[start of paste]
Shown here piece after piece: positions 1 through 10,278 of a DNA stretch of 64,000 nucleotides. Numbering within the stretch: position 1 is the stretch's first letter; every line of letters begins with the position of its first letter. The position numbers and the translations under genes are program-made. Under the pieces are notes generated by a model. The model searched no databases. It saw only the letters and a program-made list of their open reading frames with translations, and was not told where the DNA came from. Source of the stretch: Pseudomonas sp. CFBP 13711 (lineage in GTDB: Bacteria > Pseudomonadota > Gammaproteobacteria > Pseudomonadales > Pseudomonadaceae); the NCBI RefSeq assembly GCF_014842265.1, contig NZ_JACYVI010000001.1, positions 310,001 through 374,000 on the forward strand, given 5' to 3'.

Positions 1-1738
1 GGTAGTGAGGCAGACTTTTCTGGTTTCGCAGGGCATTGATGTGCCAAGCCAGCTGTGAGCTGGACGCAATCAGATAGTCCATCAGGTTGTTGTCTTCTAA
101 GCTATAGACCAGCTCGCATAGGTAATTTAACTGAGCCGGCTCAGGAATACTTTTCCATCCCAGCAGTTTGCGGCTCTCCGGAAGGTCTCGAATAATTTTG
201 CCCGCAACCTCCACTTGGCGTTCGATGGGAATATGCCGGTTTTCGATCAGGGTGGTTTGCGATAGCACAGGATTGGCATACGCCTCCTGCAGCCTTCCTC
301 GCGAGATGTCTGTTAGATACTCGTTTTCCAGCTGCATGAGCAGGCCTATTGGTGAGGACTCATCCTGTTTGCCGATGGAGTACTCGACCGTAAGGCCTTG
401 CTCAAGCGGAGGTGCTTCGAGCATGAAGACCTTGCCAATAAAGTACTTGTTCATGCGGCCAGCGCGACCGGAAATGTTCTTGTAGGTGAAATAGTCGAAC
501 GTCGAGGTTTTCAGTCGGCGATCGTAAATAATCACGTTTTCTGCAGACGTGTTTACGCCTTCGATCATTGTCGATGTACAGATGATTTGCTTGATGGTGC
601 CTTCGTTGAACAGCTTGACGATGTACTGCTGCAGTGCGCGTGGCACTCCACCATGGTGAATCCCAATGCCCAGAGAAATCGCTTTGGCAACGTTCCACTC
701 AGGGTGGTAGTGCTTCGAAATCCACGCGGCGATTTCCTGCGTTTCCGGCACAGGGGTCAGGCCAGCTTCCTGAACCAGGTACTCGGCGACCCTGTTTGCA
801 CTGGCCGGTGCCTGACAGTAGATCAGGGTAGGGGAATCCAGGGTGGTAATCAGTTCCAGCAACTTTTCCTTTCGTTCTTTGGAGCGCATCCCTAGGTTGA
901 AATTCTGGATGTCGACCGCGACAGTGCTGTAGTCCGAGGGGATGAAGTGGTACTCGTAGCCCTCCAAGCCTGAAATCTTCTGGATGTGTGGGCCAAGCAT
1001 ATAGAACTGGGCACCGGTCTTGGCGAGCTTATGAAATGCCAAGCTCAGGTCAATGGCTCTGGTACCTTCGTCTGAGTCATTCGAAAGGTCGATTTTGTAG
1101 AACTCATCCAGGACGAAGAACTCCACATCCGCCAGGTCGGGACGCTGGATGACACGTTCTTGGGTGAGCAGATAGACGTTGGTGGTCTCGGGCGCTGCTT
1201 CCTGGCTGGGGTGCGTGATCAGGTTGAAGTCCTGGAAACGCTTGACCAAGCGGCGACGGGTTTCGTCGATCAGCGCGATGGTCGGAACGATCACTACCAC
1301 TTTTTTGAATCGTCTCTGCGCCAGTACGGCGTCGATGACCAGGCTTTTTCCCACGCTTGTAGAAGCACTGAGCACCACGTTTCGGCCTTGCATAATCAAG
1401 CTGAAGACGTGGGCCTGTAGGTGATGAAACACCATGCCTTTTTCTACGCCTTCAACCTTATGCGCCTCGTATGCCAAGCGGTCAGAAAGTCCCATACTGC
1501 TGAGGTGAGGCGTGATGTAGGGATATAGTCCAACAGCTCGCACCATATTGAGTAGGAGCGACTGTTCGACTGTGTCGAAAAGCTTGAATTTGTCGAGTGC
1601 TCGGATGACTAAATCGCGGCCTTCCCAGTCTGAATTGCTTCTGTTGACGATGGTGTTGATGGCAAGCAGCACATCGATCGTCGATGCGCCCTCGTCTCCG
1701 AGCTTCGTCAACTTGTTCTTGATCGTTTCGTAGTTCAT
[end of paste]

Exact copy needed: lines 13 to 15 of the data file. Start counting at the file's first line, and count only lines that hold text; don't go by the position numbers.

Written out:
1001 ATAGAACTGGGCACCGGTCTTGGCGAGCTTATGAAATGCCAAGCTCAGGTCAATGGCTCTGGTACCTTCGTCTGAGTCATTCGAAAGGTCGATTTTGTAG
1101 AACTCATCCAGGACGAAGAACTCCACATCCGCCAGGTCGGGACGCTGGATGACACGTTCTTGGGTGAGCAGATAGACGTTGGTGGTCTCGGGCGCTGCTT
1201 CCTGGCTGGGGTGCGTGATCAGGTTGAAGTCCTGGAAACGCTTGACCAAGCGGCGACGGGTTTCGTCGATCAGCGCGATGGTCGGAACGATCACTACCAC